The Red Spectacles

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The Red Spectacles
Akaimeganetheater.jpg
Directed by Mamoru Oshii
Produced by Shigeharu Shiba
Daisuke Hayashi
Written by Kazunori Itō
Mamoru Oshii
Starring Shigeru Chiba
Machiko Washio
Hideyuki Tanaka
Music by Kenji Kawai
Cinematography Yosuke Mamiya
Edited by Seiji Morita
Distributed by Omnibus Promotion
Release dates
  • February 7, 1987 (1987-02-07)
Running time 116 minutes
Country Japan
Language Japanese

The Red Spectacles (紅い眼鏡 Akai Megane?) is a 1987 Japanese film directed by Mamoru Oshii, co-written with Kazunori Ito, and starring Shigeru Chiba and Mako Hyodo.

This is the first film of the Kerberos saga and last episode in Oshii's Orwellian Watchdog of Hell feature trilogy.

Story[edit]

Chronicles[edit]

For more details on this topic, see Kerberos saga chronicles.

Kerberos saga historical background and significant dates in both the real and fictitious history.

Prologue[edit]

Summer 1995. With the arrival of the "Age of Cats" (猫の時代), the former Kerberos police unit is now disbanded. However one member remains, a stray dog who returns to his old roost after a three-years exile. This wild dog no longer has a master, but now the "Young Lady of Fate" (運命の少女) will guide him on his journey...

Plot[edit]

They were known as the "Watchdogs of Hell."

It is the end of the 20th century. The Metropolitan Police have begun to lose control of the city; crime runs rampant and people are no longer safe. The solution: the establishment of the Anti Vicious Crime Heavily Armored Mobile Special Investigations Unit. Created by men and women of high intellect and physical strength who had a particularly strong, even fanatical sense of justice, they were nicknamed "Kerberos",[1] and armed with special "reinforcement gear" body armor and heavy weaponry.

But what started as a noble and courageous effort to stop the onslaught of crime soon spiraled out of control. Their overzealous actions and fanatical hatred of evil soon led to less-than policeman-like behavior. Public criticism grew as their investigational tactics grew more aggressive, crueler, and more corrupt. The turning point occurred when a Kerberos member, during a routine investigation, beat a misdemeanor offender to death.

This was the catalyst, the justification to shut the group down forever and dissolve it completely. However, there were those in the Kerberos group that refused to disarm. Three of the elite rebelled against the system, and fought their way through the city. The other two become wounded, and were unable to escape capture. Only one—senior detective Koichi Todome—managed to escape, and he promises the others that he will return for them.

Several years later, Koichi, a fugitive from the government, returns home for reasons that seem unclear. The city has decayed at an exponential rate and is completely unlike the place he left behind. Everything is surreal and strange, blurred and nondescript. He wanders, trying to find some semblance of his past, trying to find his comrades left behind. But the city itself seems to resist him, and there are those who realize the threat Koichi imposes, that his return is more dangerous than anyone could realize.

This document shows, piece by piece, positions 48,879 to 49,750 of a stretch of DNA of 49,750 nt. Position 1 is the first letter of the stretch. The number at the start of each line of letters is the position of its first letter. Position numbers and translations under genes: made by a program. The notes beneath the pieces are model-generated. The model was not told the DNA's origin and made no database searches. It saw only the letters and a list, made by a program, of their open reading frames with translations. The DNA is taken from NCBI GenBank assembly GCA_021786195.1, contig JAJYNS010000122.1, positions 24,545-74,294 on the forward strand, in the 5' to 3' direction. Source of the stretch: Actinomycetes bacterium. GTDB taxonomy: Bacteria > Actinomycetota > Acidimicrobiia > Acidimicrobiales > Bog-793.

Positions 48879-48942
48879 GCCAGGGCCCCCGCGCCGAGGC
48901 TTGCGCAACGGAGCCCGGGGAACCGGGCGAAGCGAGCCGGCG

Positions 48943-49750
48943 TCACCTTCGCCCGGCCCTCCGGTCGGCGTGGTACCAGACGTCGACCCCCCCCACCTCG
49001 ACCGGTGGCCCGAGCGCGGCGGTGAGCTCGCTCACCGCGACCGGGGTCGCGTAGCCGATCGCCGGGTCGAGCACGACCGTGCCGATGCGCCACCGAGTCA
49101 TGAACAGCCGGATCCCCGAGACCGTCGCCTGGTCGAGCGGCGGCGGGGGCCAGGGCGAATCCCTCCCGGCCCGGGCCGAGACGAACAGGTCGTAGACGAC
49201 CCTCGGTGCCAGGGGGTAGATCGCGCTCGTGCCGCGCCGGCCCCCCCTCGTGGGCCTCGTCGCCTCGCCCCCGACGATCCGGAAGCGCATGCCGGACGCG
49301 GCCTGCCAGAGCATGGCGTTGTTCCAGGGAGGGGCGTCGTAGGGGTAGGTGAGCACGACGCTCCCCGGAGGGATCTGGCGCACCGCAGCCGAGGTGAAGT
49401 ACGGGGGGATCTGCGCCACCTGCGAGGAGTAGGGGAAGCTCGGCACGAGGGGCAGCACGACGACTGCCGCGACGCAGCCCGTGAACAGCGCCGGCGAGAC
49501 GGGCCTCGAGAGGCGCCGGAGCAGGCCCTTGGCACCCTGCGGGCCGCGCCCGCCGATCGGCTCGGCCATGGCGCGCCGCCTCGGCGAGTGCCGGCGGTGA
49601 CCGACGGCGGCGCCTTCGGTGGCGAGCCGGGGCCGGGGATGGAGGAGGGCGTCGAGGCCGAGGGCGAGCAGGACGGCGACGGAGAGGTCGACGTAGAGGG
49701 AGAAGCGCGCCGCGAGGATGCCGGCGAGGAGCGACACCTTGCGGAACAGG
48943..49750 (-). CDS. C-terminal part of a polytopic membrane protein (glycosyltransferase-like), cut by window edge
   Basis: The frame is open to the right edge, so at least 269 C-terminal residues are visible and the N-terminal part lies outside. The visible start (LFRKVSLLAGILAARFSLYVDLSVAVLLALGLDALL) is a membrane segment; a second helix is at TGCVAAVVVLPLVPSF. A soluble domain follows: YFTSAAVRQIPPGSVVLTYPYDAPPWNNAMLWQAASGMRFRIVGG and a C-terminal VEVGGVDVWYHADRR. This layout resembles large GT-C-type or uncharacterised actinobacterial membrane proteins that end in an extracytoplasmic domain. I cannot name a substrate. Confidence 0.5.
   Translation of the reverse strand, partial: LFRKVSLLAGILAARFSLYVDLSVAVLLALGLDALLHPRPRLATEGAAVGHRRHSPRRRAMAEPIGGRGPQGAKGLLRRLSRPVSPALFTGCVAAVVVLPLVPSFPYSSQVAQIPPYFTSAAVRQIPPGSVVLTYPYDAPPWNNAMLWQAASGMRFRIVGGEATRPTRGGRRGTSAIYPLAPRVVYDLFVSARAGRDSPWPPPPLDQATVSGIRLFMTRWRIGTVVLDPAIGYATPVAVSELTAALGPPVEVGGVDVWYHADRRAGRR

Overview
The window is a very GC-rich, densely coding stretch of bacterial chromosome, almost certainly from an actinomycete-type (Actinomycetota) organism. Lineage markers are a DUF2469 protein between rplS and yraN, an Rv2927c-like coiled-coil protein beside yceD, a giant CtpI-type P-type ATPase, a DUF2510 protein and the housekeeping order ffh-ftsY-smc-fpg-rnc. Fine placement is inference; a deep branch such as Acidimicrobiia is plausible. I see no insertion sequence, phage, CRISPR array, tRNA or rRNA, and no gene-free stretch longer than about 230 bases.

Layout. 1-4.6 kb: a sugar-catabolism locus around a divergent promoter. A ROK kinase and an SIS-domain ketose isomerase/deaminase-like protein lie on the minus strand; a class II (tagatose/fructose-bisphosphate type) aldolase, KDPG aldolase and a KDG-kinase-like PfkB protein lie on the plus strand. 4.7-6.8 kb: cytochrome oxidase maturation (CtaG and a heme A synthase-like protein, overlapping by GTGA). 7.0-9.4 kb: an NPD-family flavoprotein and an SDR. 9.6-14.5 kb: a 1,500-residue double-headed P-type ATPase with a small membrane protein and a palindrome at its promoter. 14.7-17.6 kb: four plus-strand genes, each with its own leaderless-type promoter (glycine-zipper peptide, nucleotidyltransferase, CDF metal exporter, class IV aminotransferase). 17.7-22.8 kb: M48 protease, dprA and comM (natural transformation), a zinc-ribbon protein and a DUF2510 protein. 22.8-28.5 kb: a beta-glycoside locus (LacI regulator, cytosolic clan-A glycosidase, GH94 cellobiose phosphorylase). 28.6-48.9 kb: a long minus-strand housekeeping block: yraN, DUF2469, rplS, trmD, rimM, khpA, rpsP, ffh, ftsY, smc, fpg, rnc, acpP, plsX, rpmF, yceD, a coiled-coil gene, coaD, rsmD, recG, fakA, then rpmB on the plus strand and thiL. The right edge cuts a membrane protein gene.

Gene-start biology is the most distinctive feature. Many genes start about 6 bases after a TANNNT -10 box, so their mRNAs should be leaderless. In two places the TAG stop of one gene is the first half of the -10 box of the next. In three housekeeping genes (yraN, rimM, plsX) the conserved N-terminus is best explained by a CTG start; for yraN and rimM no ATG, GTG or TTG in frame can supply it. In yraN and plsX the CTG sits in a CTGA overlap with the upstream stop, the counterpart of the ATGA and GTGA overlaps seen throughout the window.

Characters[edit]

For more details on this topic, see Kerberos saga characters.

Several of the cast members are voice actors and appeared in Urusei Yatsura, which Oshii worked on as chief director and head writer.

Related works[edit]

The Red Spectacles is the first film of the Kerberos saga and last episode in Oshii's Orwellian Watchdog of Hell feature trilogy. The second and third feature film of the trilogy are based on the Kerberos Panzer Cop manga series published by Kadokawa Shoten between 1988 and 1990. This manga is illustrated by Kamui Fujiwara and written by Mamoru Oshii. A sequel, Kerberos Saga Rainy Dogs, was launched in 2003 in collaboration with a different illustrator, Mamoru Sugiura.

While Waiting For The Red Spectacles (1987) is a radio drama prequel written by Kazunori Itō with an original soundtrack composed by Kenji Kawai.

In early April 2006, Mamoru Oshii theatrically released an animation movie, Tachiguishi-Retsuden based on key elements, including characters, from The Red Spectacles. This spin off is part of the Tachiguishi arc. In late April of the same year, the Japanese author launched a radio drama series Kerberos Panzer Jäger.

References and influences to other works[edit]

References[edit]

The Red Spectacles is probably Oshii's most literate feature work. Not only, dialogue and narrative parts are prominent over drama but the film contains a variety of philosophical concepts such as Free will and Determinism, mentioned through fables, like "The Magnet and the Iron Sands" and "The Ogre Saved by the Fisherman", or through classic poet-authors quotes, Shakespeare and Pushkin. The characters refers to European medieval tales and Greek mythology, such as oral versions of Little Red Riding Hood and the three-headed watchdog of Hell Cerberus.

  • The first cinema scene contains samples from the German version of The Longest Day, 1962.

Releases[edit]

On February 25, 2003, the DVD edition was made available in Japan as part of the Mamoru Oshii Cinema Trilogy anthology box set, which contained four DVDs and one soundtrack CD. On November 4 of the same year, a subtitled version of Akai megane was released in North America as both a single DVD and also as part of a US release of the box set. The US version of the trilogy box set has different box artwork and lacks the "Revisited Scene & Production" DVD of the Japanese version.

The American The Red Spectacles DVD edition was reprinted in 2004, and since then is only available in the box set which was printed three times as of 2006 and remains the only edition released outside Japan.

References[edit]

  1. ^ "Kerberos" is the original Greek form of "Cerberus".

External links[edit]